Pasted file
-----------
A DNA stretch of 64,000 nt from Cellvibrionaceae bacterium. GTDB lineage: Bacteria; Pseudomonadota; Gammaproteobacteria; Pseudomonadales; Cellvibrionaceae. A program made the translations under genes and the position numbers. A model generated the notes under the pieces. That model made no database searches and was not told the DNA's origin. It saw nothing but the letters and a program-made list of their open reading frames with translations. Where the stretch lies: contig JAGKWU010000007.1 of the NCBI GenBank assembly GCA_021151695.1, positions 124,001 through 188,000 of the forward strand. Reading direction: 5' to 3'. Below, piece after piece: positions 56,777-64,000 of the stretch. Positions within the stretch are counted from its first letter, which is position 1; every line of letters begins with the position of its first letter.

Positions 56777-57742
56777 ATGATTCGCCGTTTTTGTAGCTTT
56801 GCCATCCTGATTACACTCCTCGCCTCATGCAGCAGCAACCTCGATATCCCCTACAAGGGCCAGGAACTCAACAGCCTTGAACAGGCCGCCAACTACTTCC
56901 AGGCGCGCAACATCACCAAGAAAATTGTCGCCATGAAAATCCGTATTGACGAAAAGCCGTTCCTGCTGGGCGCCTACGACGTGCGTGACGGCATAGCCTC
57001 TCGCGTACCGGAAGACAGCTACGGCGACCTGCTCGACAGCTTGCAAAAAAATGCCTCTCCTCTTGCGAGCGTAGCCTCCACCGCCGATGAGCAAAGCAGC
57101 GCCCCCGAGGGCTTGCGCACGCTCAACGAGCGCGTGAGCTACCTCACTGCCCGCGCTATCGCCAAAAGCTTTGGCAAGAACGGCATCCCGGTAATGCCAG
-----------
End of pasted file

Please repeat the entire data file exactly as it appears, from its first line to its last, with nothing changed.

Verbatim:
A DNA stretch of 64,000 nt from Cellvibrionaceae bacterium. GTDB lineage: Bacteria; Pseudomonadota; Gammaproteobacteria; Pseudomonadales; Cellvibrionaceae. A program made the translations under genes and the position numbers. A model generated the notes under the pieces. That model made no database searches and was not told the DNA's origin. It saw nothing but the letters and a program-made list of their open reading frames with translations. Where the stretch lies: contig JAGKWU010000007.1 of the NCBI GenBank assembly GCA_021151695.1, positions 124,001 through 188,000 of the forward strand. Reading direction: 5' to 3'. Below, piece after piece: positions 56,777-64,000 of the stretch. Positions within the stretch are counted from its first letter, which is position 1; every line of letters begins with the position of its first letter.

Positions 56777-57742
56777 ATGATTCGCCGTTTTTGTAGCTTT
56801 GCCATCCTGATTACACTCCTCGCCTCATGCAGCAGCAACCTCGATATCCCCTACAAGGGCCAGGAACTCAACAGCCTTGAACAGGCCGCCAACTACTTCC
56901 AGGCGCGCAACATCACCAAGAAAATTGTCGCCATGAAAATCCGTATTGACGAAAAGCCGTTCCTGCTGGGCGCCTACGACGTGCGTGACGGCATAGCCTC
57001 TCGCGTACCGGAAGACAGCTACGGCGACCTGCTCGACAGCTTGCAAAAAAATGCCTCTCCTCTTGCGAGCGTAGCCTCCACCGCCGATGAGCAAAGCAGC
57101 GCCCCCGAGGGCTTGCGCACGCTCAACGAGCGCGTGAGCTACCTCACTGCCCGCGCTATCGCCAAAAGCTTTGGCAAGAACGGCATCCCGGTAATGCCAG